Steny Hoyer weighs in on Social Security

Friday, December 17, 2010

House Majority Leader Steny H. Hoyer (D-Md.), answers a question on Social Security from Robert Weiner, former chief of staff of the House Aging Committee, at the National Press Club on Monday.

Weiner: You mentioned the fiscal commission's provocative report. But they and many [others] don't acknowledge that Social Security is solvent. . . . Social Security is solvent and paid for through 2037, and 25 percent short at the most even after that. It doesn't contribute a dime to the deficit, even on paper. So it isn't anything that the Deficit Commission can take advantage of, other than taking money from it. How did Social Security become the symbol of saving the deficit and doing something, instead of the real costs of Iraq, Afghanistan and tax breaks for the rich? And will the Democrats, and Congress as a whole, resist the sound bite to save the budget by cutting Social Security?

Hoyer: Thank you. First of all let me say that Social Security ought not to be looked at as a way to reduce the deficit and your point is well taken.

However, at the same time we need to make sure that Social Security is not only solvent through 2037, but solvent for future generations. Therefore, we must address its solvency within its own construct. I think that is what many have said, and there are many ways to do that. Frankly Social Security is much easier to deal with than Medicare and Medicaid, which are a very much greater challenge in terms of cost.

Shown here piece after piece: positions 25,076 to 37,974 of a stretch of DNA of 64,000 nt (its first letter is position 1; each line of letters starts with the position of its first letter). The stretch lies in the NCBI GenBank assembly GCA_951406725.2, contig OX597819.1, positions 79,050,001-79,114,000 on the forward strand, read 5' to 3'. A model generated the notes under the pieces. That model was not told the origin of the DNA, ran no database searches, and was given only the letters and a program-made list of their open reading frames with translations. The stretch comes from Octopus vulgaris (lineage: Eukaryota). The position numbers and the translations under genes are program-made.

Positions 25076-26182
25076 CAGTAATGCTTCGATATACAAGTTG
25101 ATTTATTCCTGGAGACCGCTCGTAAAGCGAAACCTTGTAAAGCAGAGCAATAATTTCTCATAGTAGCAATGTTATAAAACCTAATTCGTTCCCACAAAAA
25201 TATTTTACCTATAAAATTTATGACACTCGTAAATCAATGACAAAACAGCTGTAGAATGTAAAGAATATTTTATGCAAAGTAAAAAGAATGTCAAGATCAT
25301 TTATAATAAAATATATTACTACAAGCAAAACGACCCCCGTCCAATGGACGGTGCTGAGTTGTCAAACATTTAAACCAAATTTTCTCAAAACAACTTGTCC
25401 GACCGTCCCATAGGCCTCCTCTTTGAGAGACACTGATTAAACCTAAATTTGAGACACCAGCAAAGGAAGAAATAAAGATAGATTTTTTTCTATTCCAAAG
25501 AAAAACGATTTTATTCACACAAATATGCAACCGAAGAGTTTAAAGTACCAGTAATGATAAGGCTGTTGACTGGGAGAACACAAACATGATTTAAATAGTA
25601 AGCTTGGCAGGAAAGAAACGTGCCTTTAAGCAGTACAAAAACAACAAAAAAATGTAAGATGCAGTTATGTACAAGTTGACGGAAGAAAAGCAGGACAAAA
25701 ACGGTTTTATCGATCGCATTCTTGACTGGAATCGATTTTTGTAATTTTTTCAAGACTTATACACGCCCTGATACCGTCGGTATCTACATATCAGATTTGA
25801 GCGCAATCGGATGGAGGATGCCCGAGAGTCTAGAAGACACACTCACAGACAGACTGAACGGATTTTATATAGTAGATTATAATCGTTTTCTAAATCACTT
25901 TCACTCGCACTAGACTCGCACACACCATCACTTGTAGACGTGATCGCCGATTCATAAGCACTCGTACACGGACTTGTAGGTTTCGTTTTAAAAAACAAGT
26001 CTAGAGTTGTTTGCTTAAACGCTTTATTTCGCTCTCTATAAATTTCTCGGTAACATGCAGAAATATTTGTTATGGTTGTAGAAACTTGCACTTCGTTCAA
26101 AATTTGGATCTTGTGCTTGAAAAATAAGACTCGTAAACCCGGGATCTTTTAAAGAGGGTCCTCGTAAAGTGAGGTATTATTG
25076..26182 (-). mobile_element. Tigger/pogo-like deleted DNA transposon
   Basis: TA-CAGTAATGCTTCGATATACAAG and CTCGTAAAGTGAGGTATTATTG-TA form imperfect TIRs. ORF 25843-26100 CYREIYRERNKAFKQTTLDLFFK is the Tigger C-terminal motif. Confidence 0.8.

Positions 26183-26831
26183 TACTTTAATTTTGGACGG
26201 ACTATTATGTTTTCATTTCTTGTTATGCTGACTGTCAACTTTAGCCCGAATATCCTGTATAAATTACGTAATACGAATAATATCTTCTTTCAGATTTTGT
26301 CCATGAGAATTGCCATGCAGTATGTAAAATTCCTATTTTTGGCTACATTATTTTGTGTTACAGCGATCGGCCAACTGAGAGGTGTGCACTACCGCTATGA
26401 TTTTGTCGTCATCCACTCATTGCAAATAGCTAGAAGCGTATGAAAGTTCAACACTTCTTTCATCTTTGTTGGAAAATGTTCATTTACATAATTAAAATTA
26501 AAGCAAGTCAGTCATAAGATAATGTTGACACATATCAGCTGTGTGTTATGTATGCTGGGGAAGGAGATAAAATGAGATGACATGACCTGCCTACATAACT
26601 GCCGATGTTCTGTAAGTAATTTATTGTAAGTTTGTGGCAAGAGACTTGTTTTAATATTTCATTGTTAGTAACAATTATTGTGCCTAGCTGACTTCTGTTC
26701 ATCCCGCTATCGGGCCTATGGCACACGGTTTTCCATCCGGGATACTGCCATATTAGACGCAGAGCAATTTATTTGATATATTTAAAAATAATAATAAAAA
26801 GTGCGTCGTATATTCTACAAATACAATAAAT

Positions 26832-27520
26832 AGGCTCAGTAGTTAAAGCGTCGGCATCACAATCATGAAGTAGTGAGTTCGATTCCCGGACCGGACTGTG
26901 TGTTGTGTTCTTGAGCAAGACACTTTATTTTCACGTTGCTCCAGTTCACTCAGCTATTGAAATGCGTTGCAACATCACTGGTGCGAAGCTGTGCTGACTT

Now you mention as well the expenditures we have made without paying for them. We have fought two wars that have incurred about a trillion dollars in expenses - none of which has been paid for, it has all been borrowed money. When I said the civic virtues of self-discipline, I meant that we need to make sure that we pay for what we buy. Therefore, we included in our budget a statutory pay-go. I think that is a return to what we did in the '90s, where we disciplined ourselves in terms of expenditures. I think we need to continue to do that. What I have said, and many of you have heard me say, in the short term in an economic downturn you cannot do that because what you need to do is to give stimulus to the economy, and you can't depress it at the same time. Therefore, you need to incur debt at times of economic stress. However, we incurred great deficits at the time of economic well-being. That has been the problem that we confront today.

But to your point - Social Security is clearly something the Democrats are going to make sure is in place, is solvent, is there for future generations, will not be privatized, and will be as generations have had it to rely on in their retirement.

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